13 Empirical design 2 Measure of negativity about the firm in the media: – Tetlocks (2007, 2008) measure [untabulated, but consistent results] – Loughran & McDonalds (2011) measure refined for finance and accounting [V]. – Aggregate all the news articles about the firm (i) in a given fiscal year (t).

14 Empirical design 3 Measure of negativity about the firm in the media: – Predicts future earnings and Q (Gurun & Butler, 2012) – Concern: linguistic negativity measure could be a proxy for soft information that is otherwise hard to quantify about the future fundamentals (Tetlock et al., 2008) – Solution: Filter out the news about fundamentals & focus on CSR news: use Factiva News codes

15 Data 1 The Chronicle of Philanthropy – Top 300 out of Fortune 500 firms, 2000~2010 – Survey data augmented by hand collected data based on tax return (Forms 990-PF) for firms with foundations. – 202 unique firms 1.7m (0.5m) Factiva news articles of Execucomp firms (sample firms) – top sources: Dow Jones News Wires, Reuters Newswires, WSJ, FT, NYT, etc. – Use tags of 841 unique news codes in the XML format to filter: Non financial (580 codes) CSR (66 codes)

16 Data 2 Risk Metrics: E-index Thomson Financial 13F – institutional ownership Brian Bushees website – classification of dedicated/quasi-indexer/transient institutions

17 Table 1. primary result Other controls: lag(ln(PC /assets)), size, ad margin, R&D margin, CEO tenure, %TRA, %QIX, %ind.directors, leverage ratio, industry FE, year dummies.

18 Table 2. PC spending, regulated industry, and sin stocks

19 Do better governed firms respond more sensitively to media negativity through PC spending? Table 3. not significantly! Other controls: the same as Table 1.

20 Concern about the PC data Some of you may be concerned about the nature of the PC data we use: survey data augmented by additional hand collection Under profit maximization hypothesis, change in PC is a part of firm effort on CSR. KLD data gives us CSR score for larger number of firms over longer period of time. Free us from selection bias concern. Replace PC with the change in CSR score to see if we get consistent results CSR score excluding governance score Kang (2013) shows that PC is significantly positively correlated with change in CSR.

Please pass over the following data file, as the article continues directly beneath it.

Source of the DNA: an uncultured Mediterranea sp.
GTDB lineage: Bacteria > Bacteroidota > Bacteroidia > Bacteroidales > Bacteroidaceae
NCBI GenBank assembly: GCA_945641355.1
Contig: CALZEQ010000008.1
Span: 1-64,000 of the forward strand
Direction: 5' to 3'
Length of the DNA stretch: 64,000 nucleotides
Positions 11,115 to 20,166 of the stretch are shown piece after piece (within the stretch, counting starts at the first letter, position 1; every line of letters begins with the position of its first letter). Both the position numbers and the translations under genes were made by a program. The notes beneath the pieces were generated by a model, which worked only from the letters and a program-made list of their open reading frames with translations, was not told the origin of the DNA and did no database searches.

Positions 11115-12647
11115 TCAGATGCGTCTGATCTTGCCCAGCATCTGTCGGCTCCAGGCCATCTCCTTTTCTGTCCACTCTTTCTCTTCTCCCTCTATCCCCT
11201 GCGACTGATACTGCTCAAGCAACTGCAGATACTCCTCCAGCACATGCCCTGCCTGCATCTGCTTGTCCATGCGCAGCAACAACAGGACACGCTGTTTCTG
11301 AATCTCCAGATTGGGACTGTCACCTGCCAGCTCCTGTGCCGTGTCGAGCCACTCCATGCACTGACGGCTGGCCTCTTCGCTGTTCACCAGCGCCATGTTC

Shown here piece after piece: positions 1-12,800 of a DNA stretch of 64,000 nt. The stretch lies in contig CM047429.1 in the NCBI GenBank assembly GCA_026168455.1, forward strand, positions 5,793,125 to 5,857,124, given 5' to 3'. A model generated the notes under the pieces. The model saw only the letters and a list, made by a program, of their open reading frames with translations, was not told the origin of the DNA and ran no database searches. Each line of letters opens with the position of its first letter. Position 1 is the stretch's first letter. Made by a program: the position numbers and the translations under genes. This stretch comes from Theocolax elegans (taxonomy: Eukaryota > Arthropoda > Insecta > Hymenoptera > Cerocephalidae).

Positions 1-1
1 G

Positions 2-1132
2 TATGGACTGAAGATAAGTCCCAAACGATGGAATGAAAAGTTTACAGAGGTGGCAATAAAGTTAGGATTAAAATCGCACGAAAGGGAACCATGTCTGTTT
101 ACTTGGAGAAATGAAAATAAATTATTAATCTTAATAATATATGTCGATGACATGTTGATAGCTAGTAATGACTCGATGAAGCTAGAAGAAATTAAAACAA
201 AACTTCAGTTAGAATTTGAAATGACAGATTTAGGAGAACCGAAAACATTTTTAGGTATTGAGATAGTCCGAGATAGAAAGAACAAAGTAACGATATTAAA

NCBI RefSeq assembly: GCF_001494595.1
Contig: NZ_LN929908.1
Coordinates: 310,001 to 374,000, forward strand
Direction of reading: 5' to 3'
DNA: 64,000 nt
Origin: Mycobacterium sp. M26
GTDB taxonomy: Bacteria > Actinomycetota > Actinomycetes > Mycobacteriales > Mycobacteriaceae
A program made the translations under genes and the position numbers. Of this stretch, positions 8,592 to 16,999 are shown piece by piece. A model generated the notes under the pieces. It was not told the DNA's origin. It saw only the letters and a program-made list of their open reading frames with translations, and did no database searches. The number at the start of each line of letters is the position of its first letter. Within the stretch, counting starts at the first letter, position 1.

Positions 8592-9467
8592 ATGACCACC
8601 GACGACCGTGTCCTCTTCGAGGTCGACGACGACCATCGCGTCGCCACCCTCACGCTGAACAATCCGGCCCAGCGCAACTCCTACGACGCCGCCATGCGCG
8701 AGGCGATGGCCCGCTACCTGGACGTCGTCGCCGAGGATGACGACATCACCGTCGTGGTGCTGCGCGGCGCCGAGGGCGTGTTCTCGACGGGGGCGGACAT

21 Replacing PC with Chg.KLD score ex. Governance (T.4) Other controls: ROA, R&D margin, AD margin, size, 1{chairman=CEO}, tenure, E-index, %DED, %QIX, %TRA, %ind. Directors, E-index, tax rate, leverage, and constant.

22 Stock market event study If PC maximizes profit, the price response to the announcements of PC should be positive under the conditions of negative media coverage and better governance. Search news articles in Factiva over the sample period for the sample firms Keyword (charitable or philanthropic) and (donation or contribution) Source: all news outlets in Factiva Restriction: only in the title and the first paragraph First news announcements for each event

23 Cleaning the sample if contaminated by major corporate events [-1,1](T.5) Panel A. Identification of uncontaminated announcements of philanthropic contribution All announcements584 Less: Earnings announcements 15 Less: M&A announcements 2 Less: Restatement 0 Less: Lawsuit 0 Less: CEO turnover 0 Uncontaminated announcements:567

24

25 CAR regression (T.6) Investors welcome the PC spending announceme nt that was preceded by media negativity & combined with stronger governance

26 Why opposite result with Masulis and Reza (2013) in event study? Stakeholder value

27 PC and CEO reputation in director labor market: probit model (T.7) Other controls: 1yr stock perf. ROA, size, idiosyncratic risk, 1{chairman=CEO}, year fixed effects, constant. 4.26% of unconditional probability. One standard deviation increase in PC increases the probability by 2.4%

28 PC spending in response to media negativity and firm value (Q)(T.10) Other controls: ln(#articles), 1yr stock perf., ROA, ad margin, R&D margin, leverage, investment, size, %inst.own, idiosyncratic risk, constant, industry FE, year dummies.

29 Does negativity in CSR news chase away the customers? (T.8)

30 Conclusion Corporations spend shareholders money on PC (or CSR, more generally) to maximize stakeholder value Firms spend more on PC when the tone of the CSR news is more negative with extensive coverage. PC spending is not a function of governance strength Rather, firms with high ownership by long-term oriented institutions spend more on PC (as well as R&D). Insignificant price response to PC spending ann. CEOs with PC spending (t) face better chance of being appointed as independent directors (t+1). Negative CSR news tone (t) market share declines (t+1) PC spending is effective in reducing the negativity of media and in strengthening Tobins Q.

31 Implication for current issues: Negative shocks to CSR news take place in the media. Contribution to philanthropy is a valid way of coping.

32 Thank you!